Sluggish Storm prevail, now one game away from title in 2018 WNBA Finals
The Seattle Storm narrowly survived in Game 2 of the 2018 WNBA Finals, beating the Washington Mystics 75-73 on Sunday at KeyArena.
Breanna Stewart played well, scoring a game-high 25 points and grabbing seven rebounds, but Seattle’s other stars struggled for the most part. Jewell Loyd finished with 13 points, 10 of which came in the third quarter alone. Sue Bird made just three of her 12 shots, and Natasha Howard had just eight points after the Mystics seemingly had no answer for her in Game 2.
On the other side, Elena Delle Donne had 17 points, her most since suffering her knee injury in the second game of Washington’s WNBA semifinals series with the Atlanta Dream. Kristi Toliver and Ariel Atkins chipped in with 15 points apiece as well.
Down by a point, the Mystics inbounded the ball with 16.4 seconds remaining, but Toliver turned it over and the Storm forced a jump. Subsequent replays showed Bird likely got away with a foul before Toliver lost possession.
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Seattle won the jump ball with 6.9 seconds left and iced the game away from there.
Let’s take a look at some of the takeaways from the game.
Washington might have missed its best chance to turn the tide in the series
Imagine if the Mystics had won Game 2. The Finals would be tied with the series heading to Fairfax, Virginia, giving Washington a chance to close things out on its (adopted) home court.
Instead, the Mystics need to win three straight games just to survive.
The most concerning aspect from Game 2 for Washington is that the day generally played out how head coach Mike Thibault will have hoped.
His team only turned the ball over seven times, compared to 15 for Seattle. The Mystics succeeded in keeping the pace of the game generally slow, as the final score would attest. And Washington generally held the Storm’s supporting cast in check.
And yet, it still wasn’t enough to earn the win.
The Mystics are too good to get swept, but they simply look like the inferior team in the Finals. Especially after Sunday, it’s hard to see how they can string three wins together—including a winner-take-all Game 5 in Seattle.
Breanna Stewart is Seattle’s totem
Stewart is Leonardo DiCaprio’s spinning top thingy from Inception (that’s a timely reference, right?). No matter what else is happening, you merely need to look at Stewart’s performance to know whether the Storm are in a position to win.
The rest of the team shot 38.8 percent from the field, but there’s Stewie hitting just over 50 percent of her shots and scoring at least 20 points for the sixth time this postseason.
After Game 2, Storm head coach Dan Hughes explained that much of the team’s offense revolved around feeding Stewart inside:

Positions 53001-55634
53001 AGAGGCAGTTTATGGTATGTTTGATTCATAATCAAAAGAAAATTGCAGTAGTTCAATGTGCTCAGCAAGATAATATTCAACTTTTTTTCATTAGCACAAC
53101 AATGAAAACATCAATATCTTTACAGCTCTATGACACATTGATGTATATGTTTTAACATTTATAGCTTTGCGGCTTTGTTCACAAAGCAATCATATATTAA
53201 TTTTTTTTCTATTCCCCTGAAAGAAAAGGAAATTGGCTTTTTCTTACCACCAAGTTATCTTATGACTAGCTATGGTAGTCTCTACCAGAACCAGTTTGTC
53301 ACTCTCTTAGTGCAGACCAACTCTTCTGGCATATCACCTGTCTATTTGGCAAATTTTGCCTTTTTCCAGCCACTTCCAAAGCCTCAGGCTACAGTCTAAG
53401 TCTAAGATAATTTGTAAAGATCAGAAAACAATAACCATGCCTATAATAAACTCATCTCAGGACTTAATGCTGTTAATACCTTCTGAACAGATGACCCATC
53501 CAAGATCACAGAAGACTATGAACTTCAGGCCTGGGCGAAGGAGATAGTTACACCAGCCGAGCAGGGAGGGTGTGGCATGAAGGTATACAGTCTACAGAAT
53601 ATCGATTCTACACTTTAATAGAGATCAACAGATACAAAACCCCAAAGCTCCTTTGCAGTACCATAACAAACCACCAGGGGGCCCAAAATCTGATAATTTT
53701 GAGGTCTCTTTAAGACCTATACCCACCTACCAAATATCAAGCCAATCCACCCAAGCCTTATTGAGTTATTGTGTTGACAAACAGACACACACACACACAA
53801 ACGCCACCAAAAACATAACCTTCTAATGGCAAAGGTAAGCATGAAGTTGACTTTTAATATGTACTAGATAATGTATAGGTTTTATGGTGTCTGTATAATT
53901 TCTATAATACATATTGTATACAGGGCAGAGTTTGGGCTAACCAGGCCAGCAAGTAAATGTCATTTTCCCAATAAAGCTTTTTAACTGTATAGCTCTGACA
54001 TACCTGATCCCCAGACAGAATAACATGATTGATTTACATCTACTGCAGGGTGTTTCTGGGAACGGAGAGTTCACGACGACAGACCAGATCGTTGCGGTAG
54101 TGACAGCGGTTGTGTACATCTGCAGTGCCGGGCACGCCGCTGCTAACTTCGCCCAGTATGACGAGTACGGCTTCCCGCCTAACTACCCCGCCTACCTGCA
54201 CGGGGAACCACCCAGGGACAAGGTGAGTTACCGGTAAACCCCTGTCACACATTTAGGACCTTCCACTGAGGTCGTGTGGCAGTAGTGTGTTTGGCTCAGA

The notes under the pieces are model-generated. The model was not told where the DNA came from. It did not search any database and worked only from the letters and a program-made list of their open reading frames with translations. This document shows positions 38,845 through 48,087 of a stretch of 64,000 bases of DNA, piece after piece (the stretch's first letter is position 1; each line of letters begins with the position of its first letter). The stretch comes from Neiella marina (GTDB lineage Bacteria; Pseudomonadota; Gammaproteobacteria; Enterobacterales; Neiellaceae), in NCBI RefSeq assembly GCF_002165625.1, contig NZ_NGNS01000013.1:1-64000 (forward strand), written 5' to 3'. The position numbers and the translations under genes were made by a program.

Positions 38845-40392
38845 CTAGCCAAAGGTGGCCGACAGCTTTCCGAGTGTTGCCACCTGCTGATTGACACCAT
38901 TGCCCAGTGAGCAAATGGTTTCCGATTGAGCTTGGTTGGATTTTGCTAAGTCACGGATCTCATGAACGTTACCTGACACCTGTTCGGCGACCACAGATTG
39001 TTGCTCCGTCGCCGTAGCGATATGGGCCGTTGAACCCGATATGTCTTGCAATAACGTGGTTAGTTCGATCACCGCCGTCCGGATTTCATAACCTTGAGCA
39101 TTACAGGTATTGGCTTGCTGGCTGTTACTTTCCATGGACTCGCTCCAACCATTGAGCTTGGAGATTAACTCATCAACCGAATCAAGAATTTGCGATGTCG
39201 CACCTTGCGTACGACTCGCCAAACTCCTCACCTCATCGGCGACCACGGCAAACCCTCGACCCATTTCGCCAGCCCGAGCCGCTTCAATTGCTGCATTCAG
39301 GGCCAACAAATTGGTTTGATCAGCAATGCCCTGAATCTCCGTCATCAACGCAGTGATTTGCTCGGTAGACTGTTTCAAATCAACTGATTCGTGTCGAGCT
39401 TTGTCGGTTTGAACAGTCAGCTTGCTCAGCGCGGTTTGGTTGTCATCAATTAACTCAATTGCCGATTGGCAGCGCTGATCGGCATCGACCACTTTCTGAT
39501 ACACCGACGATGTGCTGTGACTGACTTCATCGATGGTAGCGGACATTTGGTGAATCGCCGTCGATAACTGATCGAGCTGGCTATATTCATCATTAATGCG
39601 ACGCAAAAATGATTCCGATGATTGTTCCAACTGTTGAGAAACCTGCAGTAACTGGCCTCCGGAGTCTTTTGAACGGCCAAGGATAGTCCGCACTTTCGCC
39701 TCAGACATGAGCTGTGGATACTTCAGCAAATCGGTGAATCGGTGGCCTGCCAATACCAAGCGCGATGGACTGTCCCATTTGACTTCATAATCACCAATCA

"One of the messages that I thought to start the game, we got second touches for Stewie in situations, and she did a good job of seeking—and they were paint touches. Those are huge. Those are huge because not only is she going to score, she’s going to distribute well. And sometimes it’s the second touch. Sometimes the congestion in the first touch doesn’t always lead to something, but if there’s a second touch in the course of—and we play with a lot of flow. Boy, your chances, your analytics for success with Breanna Stewart catching the ball twice is good, and I don’t even know the exact number, but I’ve watched enough tape to know."
Coming into the Finals, it was unclear how the Mystics would be able to counteract Stewart. They don’t have an elite rim protector such as Brittney Griner, and even that wasn’t enough to slow down the 2018 WNBA MVP too much in the semifinals.
Delle Donne—particularly with the injury—and LaToya Sanders don’t match up well with Stewart, and her 47 combined points in the Finals illustrate that fact.
To call the WNBA Finals a coming out party for Stewart would be a stretch. This is the 2018 WNBA MVP we’re talking about, a player who won four national championships and four NCAA Tournament Most Outstanding Player Awards at Connecticut. But these playoffs will likely looked back upon as the moment Stewart started to become the league’s preeminent star.
Elena Delle Donne looked better in Game 2 but still below her best
Speaking of stars, Delle Donne ditched her bulky brace and wore a lighter weight sleeve on her injured left knee. The move seemed to have a positive impact as the five-time All-Star was a little more of the scorer fans have come to know.
In her first three games after suffering the knee injury, Delle Donne shot 38.5 percent from the field. On Sunday, she was 7-of-16 shooting (43.8 percent). Still, Delle Donne is clearly not at 100 percent and it’s a big problem for the Mystics.
It goes back to the point about Stewart.
When things aren’t going right offensively, the Storm have a player to whom they can give the ball and watch things happen. For the most part, the tactic works. Maybe Stewart creates her own shot or she finds an open teammate as the Mystics try to double team her.
The Mystics would have the exact same thing with a fully healthy Delle Donne, except she’s not fully healthy.
The alternative is Washington has to rely more heavily on Atkins and Toliver, which is risky despite how talented those two players are. Atkins looked every bit a rookie on Sunday, shooting 4-of-15 from the floor, while Toliver continues to be a streaky scorer—a trait that can be even more frustrating in a playoff series.
There’s every chance Atkins and Toliver go off in Game 3 and the Mystics blow the doors off the Storm. The likelihood they can do that three games in a row looks slimmer.